Gone Shopping

June 24, 2011
Ben Rooks Looking at the level of mergers and acquisitions activity since last year's M&A article, the pace of consolidation appears to have taken
Ben Rooks
Looking at the level of mergers and acquisitions activity since last year's M&A article, the pace of consolidation appears to have taken a slight breather compared to the rate of the last two years. Where last year's review saw 33 transactions (in the year ending in June, 2008), this year, we see only 25. The reason, to a certain extent, could well be ripples from the sub-prime market meltdown.

Unless you've been living in a cave (or, perhaps a server room), the sub-prime issues can't be a surprise; but their effect on M&A might be. The reason is much of the recent M&A boom had been fueled by easy credit to both corporate and private equity (PE) buyers. Changes we've seen in the overall credit markets have meant that PE buyers seeking to acquire operating companies have not been able to stretch as far on value as they previously could. As a result, the pendulum is shifting a bit in favor of traditional strategic buyers.

The change is apparent even in the tone of the buyers. Where several years ago, when I worked to sell a company, many PE firms would express concerns to me that they were at a competitive disadvantage to strategic buyers, because a similar company would be able to benefit from synergies that would allow them to bid higher. A year later, the tide had turned and the strategic buyers would complain that they were often unable to compete with PE firms' easy access to credit and leverage (and whose return requirements were hence easier than a public company's).

A year later, the balance has shifted back, and more strategic buyers are able to competitively bid for quality companies. While the PE firms are still active and eager to put their investors' money to work, the strategic buyers are clearly back in force. An even more powerful category, which we saw several times last year, was PE-backed strategic buyers, who can benefit both from access to capital, PE aggressiveness and some synergies thrown in for good measure. With that context, let's first review the activities of private equity firms and their portfolio companies over the past year.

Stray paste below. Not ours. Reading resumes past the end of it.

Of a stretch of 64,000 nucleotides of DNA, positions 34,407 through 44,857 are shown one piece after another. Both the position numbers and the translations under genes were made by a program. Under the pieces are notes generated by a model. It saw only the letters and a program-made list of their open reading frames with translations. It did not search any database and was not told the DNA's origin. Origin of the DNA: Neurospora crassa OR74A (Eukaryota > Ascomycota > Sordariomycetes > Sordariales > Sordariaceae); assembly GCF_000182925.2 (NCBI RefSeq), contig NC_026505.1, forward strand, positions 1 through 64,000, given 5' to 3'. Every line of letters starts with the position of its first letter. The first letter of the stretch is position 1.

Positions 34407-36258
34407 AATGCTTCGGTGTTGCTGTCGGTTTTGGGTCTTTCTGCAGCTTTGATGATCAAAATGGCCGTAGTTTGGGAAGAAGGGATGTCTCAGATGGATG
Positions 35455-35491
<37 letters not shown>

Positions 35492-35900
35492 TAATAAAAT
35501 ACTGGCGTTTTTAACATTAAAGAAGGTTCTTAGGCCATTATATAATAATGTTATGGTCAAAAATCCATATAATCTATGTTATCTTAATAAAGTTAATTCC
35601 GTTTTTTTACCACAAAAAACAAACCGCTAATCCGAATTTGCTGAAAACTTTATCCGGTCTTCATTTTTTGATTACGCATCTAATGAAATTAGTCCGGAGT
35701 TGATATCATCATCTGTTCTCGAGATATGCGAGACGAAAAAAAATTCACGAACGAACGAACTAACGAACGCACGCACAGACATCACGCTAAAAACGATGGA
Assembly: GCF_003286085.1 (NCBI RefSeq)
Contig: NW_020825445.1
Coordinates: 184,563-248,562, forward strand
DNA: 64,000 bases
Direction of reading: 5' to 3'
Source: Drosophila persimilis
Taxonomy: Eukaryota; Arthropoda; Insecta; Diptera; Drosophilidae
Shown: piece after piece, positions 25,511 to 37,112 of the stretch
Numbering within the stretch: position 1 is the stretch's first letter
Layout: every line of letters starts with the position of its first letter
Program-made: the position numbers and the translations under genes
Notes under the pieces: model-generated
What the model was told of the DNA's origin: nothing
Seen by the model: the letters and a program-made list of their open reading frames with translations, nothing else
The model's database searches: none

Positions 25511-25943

Strategic buyers with other peoples' money — the best of both worlds?

The largest hybrid deal of the year was release-of-information leader SDS (aka Smart Document Solutions) being acquired by PE-backed physician software vendor, Companion Technologies, for $185 million. SDS' management team remained to run the combination, now renamed Healthport (Number 30). Similarly, PE-backed Quovadx acquired long-shopped HealthVISION for an undisclosed, but likely a very small, price. HealthVISION's name and corporate location (Dallas) are the survivors here and we would expect the company to continue to seek targets.

Pure PE playtime

In April, payer software company, TriZetto Group (Number 14) announced that it was being bought by Apax Partners and two of its BlueCross BlueShield clients for $1.2 billion (2.74x revenue and 14.5x EBITDA). Despite the handsome payday, we believe management will remain in the saddle and continue to seek both internal and external growth opportunities. On a much smaller scale, rural hospital systems' vendor, Dairyland Healthcare Solutions (Number 64), was acquired by Francisco Partners (the fund's third HCIT investment).

In February, evidently pleased with the first 52 percent they acquired in November, 2006, General Atlantic, joined by Hellman & Friedman, purchased the remaining 48 percent of Emdeon Business Services (Number 8) from HLTH Corporation (Number 15) for $575 million.

Traditional buyers remain active

Looking at the purely traditional buyer universe, we saw multiple transactions at attractive values for sellers. Professional services businesses were popular as Perot Systems (Number 5) acquired Meditech-focused consulting vendor, JJWild (JJWild ranked in with Perot) for $89 million, or close to 1x revenues, and Cognizant Technology Solutions (Number 11) purchased pharma sales and marketing analytics firm marketRx for $135 million.